If Tom Brady did order two locker-room assistants to deflate footballs illegally, he should confess and take the harsh punishment meted out by the NFL. But if he’s innocent, he and the New England Patriots should fight the ruling because it sets a dangerous precedent for everyone who might fall under this concept of a theoretical crime based on “more probable than not” logic.
In this case of Deflategate, it’s not even clear that an offense occurred. NFL outside counsel Ted Wells struggled to get the odds over 50 percent that the footballs were intentionally deflated, even tossing in non-probative “gotcha” moments like the fact that one equipment assistant said he used a “urinal” in a small bathroom when Wells – playing a daffy Sherlock Holmes – noted that there was only a toilet in the room. Battlefield America: T... Best Price: $10.95 Buy New $18.80 (as of 10:15 EST - Details)
As with much of Wells’s report, innocent explanations for common events were rejected in a style that is more common in wild-eyed conspiracy theories than in a serious investigation that affects a person’s reputation and the future of a significant business in New England.
That Jim McNally, the assistant, might not have remembered something as mundane as whether he urinated in a urinal or a toilet was apparently not accepted by Wells, nor the logic that whatever McNally was doing in the bathroom – urinating or deflating footballs – he would have seen the toilet, so his misidentifying it is meaningless. Against the State: An ... Best Price: $5.02 Buy New $5.52 (as of 11:35 EST - Details)
In my decades as an investigative journalist reading and evaluating many official reports, I have noted that when lawyers start including details like McNally saying “urinal” instead of toilet, they realize how weak their case is and are putting everything they can dig up on their side of the scales.
Similarly, Wells makes a big deal out of Brady signing memorabilia for the other locker room assistant, John Jastremski, though it’s a common practice for players to show their appreciation for the often under-paid locker room helpers who take care of the players day to day. But what would normally be regarded as an innocent, appreciative act is transformed into a sinister payoff. Whatever it takes to get over the “more probable than not” threshold. Police State USA: How ... Best Price: $0.99 Buy New $10.82 (as of 08:05 EST - Details)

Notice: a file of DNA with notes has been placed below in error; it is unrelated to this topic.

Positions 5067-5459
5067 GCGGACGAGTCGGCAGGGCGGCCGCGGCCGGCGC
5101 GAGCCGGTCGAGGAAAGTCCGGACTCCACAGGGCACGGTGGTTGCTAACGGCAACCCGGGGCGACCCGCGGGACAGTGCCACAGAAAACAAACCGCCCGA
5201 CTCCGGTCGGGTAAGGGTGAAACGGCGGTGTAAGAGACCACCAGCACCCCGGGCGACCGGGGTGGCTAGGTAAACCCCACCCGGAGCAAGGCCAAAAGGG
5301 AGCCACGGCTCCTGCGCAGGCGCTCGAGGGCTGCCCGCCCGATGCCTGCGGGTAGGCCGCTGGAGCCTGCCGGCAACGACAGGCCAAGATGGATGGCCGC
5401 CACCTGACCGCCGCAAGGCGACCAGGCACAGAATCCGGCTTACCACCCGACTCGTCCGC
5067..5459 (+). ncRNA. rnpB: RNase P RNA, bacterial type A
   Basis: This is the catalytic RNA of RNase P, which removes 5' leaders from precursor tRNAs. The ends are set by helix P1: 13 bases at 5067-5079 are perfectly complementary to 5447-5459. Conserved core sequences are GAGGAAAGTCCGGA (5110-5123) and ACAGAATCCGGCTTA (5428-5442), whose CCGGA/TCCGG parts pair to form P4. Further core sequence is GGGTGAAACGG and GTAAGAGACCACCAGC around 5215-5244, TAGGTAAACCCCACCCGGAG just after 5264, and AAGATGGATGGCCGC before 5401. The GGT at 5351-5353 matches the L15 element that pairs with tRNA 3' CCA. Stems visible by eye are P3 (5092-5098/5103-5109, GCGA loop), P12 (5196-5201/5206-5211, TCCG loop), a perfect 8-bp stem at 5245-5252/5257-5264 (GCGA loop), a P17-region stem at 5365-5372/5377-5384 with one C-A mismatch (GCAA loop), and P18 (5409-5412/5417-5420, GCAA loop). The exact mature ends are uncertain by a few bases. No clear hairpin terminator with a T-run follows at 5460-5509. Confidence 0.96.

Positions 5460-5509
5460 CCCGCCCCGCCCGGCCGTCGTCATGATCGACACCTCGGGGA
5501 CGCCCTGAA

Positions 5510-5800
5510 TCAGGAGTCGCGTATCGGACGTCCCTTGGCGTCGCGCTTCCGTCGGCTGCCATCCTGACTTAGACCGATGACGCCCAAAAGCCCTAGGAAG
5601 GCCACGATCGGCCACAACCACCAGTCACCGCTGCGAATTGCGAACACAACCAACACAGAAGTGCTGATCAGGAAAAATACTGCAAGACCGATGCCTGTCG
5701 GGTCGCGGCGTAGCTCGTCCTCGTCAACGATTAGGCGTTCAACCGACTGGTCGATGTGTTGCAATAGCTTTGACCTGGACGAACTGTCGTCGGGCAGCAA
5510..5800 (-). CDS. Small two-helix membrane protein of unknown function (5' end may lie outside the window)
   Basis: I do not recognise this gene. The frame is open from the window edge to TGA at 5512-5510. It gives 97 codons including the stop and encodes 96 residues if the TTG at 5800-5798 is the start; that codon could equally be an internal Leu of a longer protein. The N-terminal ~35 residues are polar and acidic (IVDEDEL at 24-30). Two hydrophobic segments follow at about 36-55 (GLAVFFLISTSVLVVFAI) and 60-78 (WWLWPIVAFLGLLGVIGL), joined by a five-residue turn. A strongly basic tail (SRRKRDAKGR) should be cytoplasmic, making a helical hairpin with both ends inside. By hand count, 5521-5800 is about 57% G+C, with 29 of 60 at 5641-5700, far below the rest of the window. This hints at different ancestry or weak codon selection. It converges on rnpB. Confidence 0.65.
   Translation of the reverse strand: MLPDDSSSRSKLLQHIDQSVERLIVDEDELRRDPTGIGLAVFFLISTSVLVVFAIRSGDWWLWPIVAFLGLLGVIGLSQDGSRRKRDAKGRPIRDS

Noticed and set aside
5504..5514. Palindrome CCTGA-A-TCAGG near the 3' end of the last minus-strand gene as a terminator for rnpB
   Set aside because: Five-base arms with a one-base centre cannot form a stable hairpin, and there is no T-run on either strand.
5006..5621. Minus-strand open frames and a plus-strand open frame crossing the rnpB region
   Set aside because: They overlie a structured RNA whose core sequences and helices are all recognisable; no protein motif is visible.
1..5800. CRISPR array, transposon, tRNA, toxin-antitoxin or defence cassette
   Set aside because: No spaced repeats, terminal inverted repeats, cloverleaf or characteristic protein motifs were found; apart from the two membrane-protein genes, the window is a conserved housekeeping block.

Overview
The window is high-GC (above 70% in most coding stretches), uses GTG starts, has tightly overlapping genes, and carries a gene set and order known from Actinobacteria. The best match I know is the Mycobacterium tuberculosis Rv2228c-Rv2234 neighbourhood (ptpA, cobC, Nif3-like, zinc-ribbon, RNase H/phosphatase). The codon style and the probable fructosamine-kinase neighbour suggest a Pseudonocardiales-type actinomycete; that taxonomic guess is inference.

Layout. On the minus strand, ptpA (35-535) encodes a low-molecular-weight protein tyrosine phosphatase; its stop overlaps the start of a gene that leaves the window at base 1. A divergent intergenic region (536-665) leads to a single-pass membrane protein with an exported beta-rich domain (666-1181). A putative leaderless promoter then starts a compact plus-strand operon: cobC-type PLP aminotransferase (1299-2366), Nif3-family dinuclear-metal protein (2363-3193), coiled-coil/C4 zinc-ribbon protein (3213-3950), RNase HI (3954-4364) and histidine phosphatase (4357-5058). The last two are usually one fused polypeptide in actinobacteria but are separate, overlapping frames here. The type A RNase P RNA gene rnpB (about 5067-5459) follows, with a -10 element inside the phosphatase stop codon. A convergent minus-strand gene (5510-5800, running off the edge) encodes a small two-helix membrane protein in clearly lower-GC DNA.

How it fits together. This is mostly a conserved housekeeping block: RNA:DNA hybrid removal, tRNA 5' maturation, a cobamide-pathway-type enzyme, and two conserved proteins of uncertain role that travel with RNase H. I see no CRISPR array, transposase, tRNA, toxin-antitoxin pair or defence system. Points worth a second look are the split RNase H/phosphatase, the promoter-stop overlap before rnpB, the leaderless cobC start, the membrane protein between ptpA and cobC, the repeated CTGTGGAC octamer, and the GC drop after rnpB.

As Wells explains, the NFL operates not with a courtroom criminal standard of presumption of innocence requiring proof beyond a reasonable doubt, but rather a much less stringent “more probable than not” standard. However, even by that lax measure, Brady should not have been punished because what Wells actually does is allege a 51 percent chance that footballs were deflated and, if it happened, a 51 percent chance that Brady knew something about it. So, in regards to Brady, that’s not a 51 percent likelihood of guilt but a 26 percent chance.
Wells concludes that in the AFC Championship game on Jan. 18, “it is more probable than not” that McNally and Jastremski “participated in a deliberate effort to release air from Patriots game Rise of the Warrior Co... Best Price: $3.56 Buy New $10.95 (as of 05:55 EST - Details) balls after the balls were examined by the referee.” Wells then adds that “it also is our view that it is more probable than not that Tom Brady … was at least generally aware of the inappropriate activities of McNally and Jastremski involving the release of air from Patriots game balls.”
So, there are two calculations here: one is whether anything happened, and two, if something did happen, whether Brady “was at least generally aware” of what happened. In other words, one-half of one-half, or barely a one-quarter chance, thus not meeting the “more probable than not” standard that the NFL uses for disciplinary purposes regarding Brady.
Note, too, the phrase “generally aware.” What does that mean in any legal sense? People are normally prosecuted or punished for ordering that a crime is committed or participating in a conspiracy to commit the crime. But Wells knew his case was flimsy – lacking any conclusive evidence, such as a confession, an eyewitness or video of the illegal act – so he reached for elastic language to establish some basis for punishment.
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